Evidently, wearing out your opponents is a tall order when you can’t even catch them.
In Game 1 of the second-round series between the high-octane Colorado Avalanche and the forecheck-heavy Vegas Golden Knights, Jared Bednar’s troops laid a 7-1 beatdown on Peter DeBoer’s. Despite identical regular season point totals, the Honda West Division rivals didn’t look as if they belonged in the same league on Sunday night, as Colorado skated circles around Vegas on the way to a 5-1 lead by the end of the second period.
The Avs’ firepower is something to behold, but their calling card is blistering speed—more specifically, their ability to transition from defense to offense on a dime.
Whenever Colorado regained possession and enjoyed the slightest bit of space, it immediately entered attack mode and sliced through Vegas’ neutral zone posture like a hot knife through butter. The barrage was consistent, suffocating, explosive, and there was little the Golden Knights could do stem the tide:
Granted, DeBoer also threw his club for a loop by giving Robin Lehner his first start in nearly three weeks even though Marc-Andre Fleury (1.71 GAA, 93.1 SV%) had propelled the Golden Knights past the Minnesota Wild and represented the biggest reason why Vegas might have any semblance of an edge in this series.
It’s a stretch, however, to suggest he would’ve made a difference in Game 1. Colorado positively steamrolled its opposition right from the drop of the puck.
The opening goal was a perfect example of the Avs’ dynamic transition game:
Beginning in the defensive zone, the Avs make two simple passes up the wall to create a 3-on-2 opportunity. Mikko Rantanen can’t quite connect with Gabriel Landeskog, which then leads to an odd-man rush for Vegas. Budding superstar Cale Makar nips that threat in the bud with an aggressive gap, continuing this parade of sprints until Rantanen roofs a backhander past Lehner.
Colorado is flat out better at this than Vegas. It will trade rushes with the opposition all night long because it can manufacture chances more frequently and efficiently than any team in the league.
It doesn’t merely boil down to icing the fastest skaters. The Avs play fast. It’s their identity. When they face tight coverage in the neutral zone, they place the puck in locations where their breakneck pace can wreak havoc. When they’re tendered room, they storm up the ice as a fearsome unit that bullies you into conceding the blue line.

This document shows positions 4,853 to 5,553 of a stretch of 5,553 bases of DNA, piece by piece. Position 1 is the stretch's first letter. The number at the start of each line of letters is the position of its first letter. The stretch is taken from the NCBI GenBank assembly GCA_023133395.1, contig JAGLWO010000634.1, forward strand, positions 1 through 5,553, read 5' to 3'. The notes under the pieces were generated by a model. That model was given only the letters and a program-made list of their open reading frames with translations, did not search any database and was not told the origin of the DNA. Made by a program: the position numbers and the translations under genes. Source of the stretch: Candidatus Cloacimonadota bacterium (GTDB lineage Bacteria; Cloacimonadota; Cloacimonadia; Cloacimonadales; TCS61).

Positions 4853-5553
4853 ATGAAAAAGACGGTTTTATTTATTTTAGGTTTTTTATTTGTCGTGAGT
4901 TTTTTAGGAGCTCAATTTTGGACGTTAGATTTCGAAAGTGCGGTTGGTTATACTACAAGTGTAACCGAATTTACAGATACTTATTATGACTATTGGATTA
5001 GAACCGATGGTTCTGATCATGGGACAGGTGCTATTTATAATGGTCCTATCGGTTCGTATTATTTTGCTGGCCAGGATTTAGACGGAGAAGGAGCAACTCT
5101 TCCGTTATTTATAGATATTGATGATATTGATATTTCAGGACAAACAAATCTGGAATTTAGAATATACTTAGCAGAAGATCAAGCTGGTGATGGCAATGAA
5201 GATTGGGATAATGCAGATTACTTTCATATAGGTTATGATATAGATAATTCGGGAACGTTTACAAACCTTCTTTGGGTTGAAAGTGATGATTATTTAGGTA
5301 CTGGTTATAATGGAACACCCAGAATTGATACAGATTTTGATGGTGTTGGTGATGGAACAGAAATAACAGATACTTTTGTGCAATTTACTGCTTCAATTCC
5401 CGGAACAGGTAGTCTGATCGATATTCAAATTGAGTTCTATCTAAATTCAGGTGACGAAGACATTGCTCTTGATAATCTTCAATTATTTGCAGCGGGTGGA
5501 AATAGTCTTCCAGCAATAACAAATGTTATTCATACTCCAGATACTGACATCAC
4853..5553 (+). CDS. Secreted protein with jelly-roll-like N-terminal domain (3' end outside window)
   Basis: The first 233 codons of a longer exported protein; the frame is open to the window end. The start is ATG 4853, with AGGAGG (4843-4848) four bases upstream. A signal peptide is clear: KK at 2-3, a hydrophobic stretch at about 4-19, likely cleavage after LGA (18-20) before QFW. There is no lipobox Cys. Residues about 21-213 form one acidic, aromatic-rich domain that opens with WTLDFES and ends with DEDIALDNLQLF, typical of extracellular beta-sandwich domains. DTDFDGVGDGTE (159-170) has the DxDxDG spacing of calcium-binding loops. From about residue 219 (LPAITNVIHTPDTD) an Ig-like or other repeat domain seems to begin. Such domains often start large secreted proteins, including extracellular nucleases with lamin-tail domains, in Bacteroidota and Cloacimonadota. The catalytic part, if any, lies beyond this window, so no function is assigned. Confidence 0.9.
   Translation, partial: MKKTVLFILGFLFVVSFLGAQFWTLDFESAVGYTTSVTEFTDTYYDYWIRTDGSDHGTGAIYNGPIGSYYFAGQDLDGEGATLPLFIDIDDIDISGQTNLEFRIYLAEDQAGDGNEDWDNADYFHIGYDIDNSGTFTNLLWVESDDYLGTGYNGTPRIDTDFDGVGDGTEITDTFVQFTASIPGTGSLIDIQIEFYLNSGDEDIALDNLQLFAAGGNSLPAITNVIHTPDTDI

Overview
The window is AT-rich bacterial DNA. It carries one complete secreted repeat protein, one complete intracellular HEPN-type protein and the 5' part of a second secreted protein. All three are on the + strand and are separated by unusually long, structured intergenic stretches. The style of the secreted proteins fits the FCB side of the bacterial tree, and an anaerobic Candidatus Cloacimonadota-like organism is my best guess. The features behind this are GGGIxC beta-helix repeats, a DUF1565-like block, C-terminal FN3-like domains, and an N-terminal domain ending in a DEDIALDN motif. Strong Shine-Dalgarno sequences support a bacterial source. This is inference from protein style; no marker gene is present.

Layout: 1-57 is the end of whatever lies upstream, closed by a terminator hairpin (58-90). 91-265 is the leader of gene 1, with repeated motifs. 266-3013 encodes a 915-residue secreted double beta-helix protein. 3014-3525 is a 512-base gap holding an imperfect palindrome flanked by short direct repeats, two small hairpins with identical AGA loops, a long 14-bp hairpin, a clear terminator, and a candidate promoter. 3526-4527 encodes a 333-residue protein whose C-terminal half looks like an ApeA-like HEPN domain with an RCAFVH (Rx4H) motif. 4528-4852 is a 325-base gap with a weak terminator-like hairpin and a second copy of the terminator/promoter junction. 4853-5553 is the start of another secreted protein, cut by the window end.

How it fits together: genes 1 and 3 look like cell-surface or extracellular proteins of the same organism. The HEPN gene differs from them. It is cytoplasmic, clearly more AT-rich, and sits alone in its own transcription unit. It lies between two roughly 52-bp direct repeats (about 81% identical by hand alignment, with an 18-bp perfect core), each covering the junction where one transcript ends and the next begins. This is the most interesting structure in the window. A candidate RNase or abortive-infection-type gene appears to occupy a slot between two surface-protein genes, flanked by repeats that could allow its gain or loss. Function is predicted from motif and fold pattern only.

If they aren’t blowing past you, they’re planting you on your heels for shifts on end. Either way, you’re teetering on the brink of disaster. Colorado’s talent takes over from there and just buries you:
The club as a whole is constantly on the prowl, but there are obviously marquee names to keep tabs on.
Makar is emerging as possibly the best defenseman in the NHL. His stride is effortless, his vision is superb and he displays phenomenal poise under pressure. No blueliner generates more separation from a standstill than Makar. Then up front, there’s Nathan MacKinnon. At this point, it’s hard to argue that there’s a single more dominant big-game player around. He consistently rises to the occasion, bolting forward in search of the kill over and over again. Combined with his blinding speed, his top-tier offensive arsenal and sheer force of will make for a terrifying mark.
Let’s see how Nicolas Hague fared against MacKinnon in open space:
On the night, Colorado owned 61.5% of the expected goals with MacKinnon on the ice. Makar posted a 57.5 xGF%. Better yet, on account of their clinical finishing, they were both on for three Avs goals and none by the Golden Knights at 5-on-5. When they’re performing at that level, no one can stop the onslaught.
William Carrier demonstrated the only way to slow them down once they catch a glimpse of daylight:
They’re too fast, too slippery, too skilled. They move the puck too crisply. They fly through the neutral zone too quickly. All told, this is the scariest squad in the NHL.
If the Golden Knights have any hope of rebounding in this series, they need to turn this track meet into trench warfare.